Jon Mackenzie | Head of Content at Analytics FC

Our next guest is Jon Mackenzie. Jon is currently the Head of Content at Analytics FC and has taken on multiple freelance work throughout his career. We are thrilled and thankful to Jon who has provided great insight into his professional career.

Tell us about yourself, what you currently do and how did you end up where you are right now?

I suppose it’s always tempting in these sorts of scenarios to begin by explaining what it is you do for work but, as I hope will become clear in the course of this interview, I like to at least attempt some sort of work-life distinction so I’ll leave that until the end. The various points around which my life currently orbits — keeping in mind the strangeness of the present moment — are family (I have a big one with plenty of nephews and nieces to go around), football (which helps with the work, to be honest), golf, chess and reading (mainly novels but I’m not fussy). I also solve and set cryptic crosswords (setting them for The Bizzard at present but having been published in The Independent for a good few years).

As Head of Content at Analytics FC, what does a normal week look like for you?

No doubt everyone gives this answer but: is there such a thing as a normal week? As Head of Content, my job is to oversee all of the written, audio and visual content that goes out on our website and out social media channels. For the most part, my work focuses on Analytics FC’s public-facing output: that would be editing articles showcasing our various services, writing press releases announcing partnerships with various clubs or corporations, the day-to-day running of the website and social media channel, and also casting my eye over any presentation work that our various employees might be putting together. Beyond that, literally anything can crop up. I’ll go from writing a scouting report for a media outlet to showcase TransferLab, our scouting platform, to interviewing an industry specialist for our podcast, to looking over a bespoke study commissioned by a professional footballer to make sure it reads well. As someone who is terrified of falling into a tediously repetitive job, this suits me down.

What is your number one focus when it comes to your work?

I’ll give you a two-pronged answer here: Firstly, my number one focus is myself. I love this job because it gives me flexibility to work in a way that suits me. Given that I simultaneously run a Leeds United media outlet, the ability to be flexible is a godsend. But on top of this, it also helps me to remember that I work so that I can enjoy the things I do when I am not working. Sometimes, I can let that slip. But having worked a lot of jobs in the industry where you don’t get a moment to step back, it’s great working for a place that gives you this flexibility and space to make your job work for you.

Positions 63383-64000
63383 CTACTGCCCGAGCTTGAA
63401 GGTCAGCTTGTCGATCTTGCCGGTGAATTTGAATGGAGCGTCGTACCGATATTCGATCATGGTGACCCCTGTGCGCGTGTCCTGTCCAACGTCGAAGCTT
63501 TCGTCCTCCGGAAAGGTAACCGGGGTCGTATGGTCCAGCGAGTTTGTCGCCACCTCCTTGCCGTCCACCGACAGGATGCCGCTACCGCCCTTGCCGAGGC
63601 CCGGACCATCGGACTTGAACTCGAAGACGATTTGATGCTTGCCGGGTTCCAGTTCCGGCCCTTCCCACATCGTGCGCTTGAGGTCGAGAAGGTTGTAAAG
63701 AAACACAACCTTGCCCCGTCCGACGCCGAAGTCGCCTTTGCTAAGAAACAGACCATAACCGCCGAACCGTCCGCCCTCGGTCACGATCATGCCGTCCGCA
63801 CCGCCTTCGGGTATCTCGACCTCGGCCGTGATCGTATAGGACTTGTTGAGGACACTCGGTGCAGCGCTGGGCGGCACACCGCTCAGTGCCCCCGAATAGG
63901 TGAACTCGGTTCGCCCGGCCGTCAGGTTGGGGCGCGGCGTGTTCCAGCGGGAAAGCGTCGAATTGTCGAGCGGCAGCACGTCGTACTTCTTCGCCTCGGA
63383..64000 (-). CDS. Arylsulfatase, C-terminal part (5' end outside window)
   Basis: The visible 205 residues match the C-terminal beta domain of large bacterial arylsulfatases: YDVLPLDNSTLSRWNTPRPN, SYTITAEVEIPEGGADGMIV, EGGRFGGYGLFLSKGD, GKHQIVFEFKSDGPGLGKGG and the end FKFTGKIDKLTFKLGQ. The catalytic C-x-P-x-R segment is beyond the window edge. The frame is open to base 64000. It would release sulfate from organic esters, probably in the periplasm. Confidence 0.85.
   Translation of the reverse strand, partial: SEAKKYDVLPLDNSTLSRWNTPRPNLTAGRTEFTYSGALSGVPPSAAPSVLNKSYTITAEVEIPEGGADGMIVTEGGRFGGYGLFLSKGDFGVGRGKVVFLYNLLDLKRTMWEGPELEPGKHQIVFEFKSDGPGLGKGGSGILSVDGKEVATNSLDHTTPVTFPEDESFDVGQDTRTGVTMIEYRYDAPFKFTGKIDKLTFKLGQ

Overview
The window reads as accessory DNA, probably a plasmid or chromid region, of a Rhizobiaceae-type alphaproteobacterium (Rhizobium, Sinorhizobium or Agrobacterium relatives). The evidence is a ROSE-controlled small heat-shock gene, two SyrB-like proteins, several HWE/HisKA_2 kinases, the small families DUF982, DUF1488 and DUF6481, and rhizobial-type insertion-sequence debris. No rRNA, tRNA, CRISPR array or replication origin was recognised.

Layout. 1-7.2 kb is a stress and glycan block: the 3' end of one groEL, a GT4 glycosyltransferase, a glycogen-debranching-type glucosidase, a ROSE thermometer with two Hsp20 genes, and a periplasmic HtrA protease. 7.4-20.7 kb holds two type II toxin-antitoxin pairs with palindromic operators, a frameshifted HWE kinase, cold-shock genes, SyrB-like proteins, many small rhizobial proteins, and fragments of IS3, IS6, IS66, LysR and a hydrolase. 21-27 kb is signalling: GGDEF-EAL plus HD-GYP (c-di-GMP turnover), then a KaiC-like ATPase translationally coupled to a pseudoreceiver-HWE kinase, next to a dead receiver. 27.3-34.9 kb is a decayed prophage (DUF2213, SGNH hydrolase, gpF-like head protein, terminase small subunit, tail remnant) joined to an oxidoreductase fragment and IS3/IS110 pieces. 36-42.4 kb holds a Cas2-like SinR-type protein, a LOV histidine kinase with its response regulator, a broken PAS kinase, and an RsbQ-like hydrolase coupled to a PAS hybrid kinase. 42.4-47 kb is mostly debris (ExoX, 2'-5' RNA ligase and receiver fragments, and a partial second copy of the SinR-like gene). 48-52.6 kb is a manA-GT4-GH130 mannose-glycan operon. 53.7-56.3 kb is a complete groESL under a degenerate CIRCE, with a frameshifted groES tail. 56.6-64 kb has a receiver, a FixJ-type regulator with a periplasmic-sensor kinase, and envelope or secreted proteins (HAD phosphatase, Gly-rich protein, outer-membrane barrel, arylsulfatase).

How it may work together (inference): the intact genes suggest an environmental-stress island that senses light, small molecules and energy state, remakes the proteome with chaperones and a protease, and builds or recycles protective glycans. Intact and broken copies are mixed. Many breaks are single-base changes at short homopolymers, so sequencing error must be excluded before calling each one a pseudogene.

What is the most enjoyable part of your role?

I get to watch football as part of my job. It’s hard to cap that.

What is the most difficult part of your role?

Working for a company which produces a specific set of products which, however indirectly, we are tasked with selling in some way, presents a challenge. You find yourself having to balance the corporate interest off against the desire to produce new and interesting stuff. Fortunately for me, my boss, Jeremy Steele, recognises this and is constantly encouraging me to find writers who can produce interesting work within the football analysis industry. This mean that, along with the regular articles which show off TransferLab, I’m usually working on longer projects which require a bit more research but which also have a wider scope than the usual pieces we put out.

When did you know you wanted to work in football?

I’m not sure I have reached that point even now! I’m very privileged to have found work in an industry where finding work can be a struggle. As someone who values the flexibility that freelance life offers but who recognises the grind that constantly looking for work can have on you, I find myself constantly moving backwards and forwards between freelance work and full-time employment. In an ideal world, I would love to find a job within a club’s recruitment department and experience that side of things too. But equally, in another ideal world, I would live in a cottage on an island without a care in the world and finally attempt to write my great novel. For now, I’m appreciative of the work I do have.

What are your thoughts on the freelance market for football writers/journalists?

There’s no other way to say it: the freelance market is brutal. No doubt this stems from the fact that the market has been hollowed out by the creeping expectation that content should be free. That realisation goes a long way to explaining why I now work in the data analysis industry.

In your opinion, what makes a good pitch? Any key advice you can share with freelancers at the start of their journey looking to pitch their stories/ideas to editors?

I could talk all day about pitching. I’d say a huge chunk of pitches I receive make me question whether or not the person pitching actually wants to be writing in the first place. Do try to sound interested in the work you’re proposing would be my general rule.

Any tools or software that you can share which you have found helpful when freelancing?

I’ll be honest, the most important software I would recommend would be some sort of accountancy software. It’ll really help you when it comes to filling out your tax returns!

And finally Jon, where can people find you on social media?

You can find me on Twitter @Jon_Mackenzie and on LinkedIn although I can’t use it.

Connecting freelancers in football (soccer) to paid work.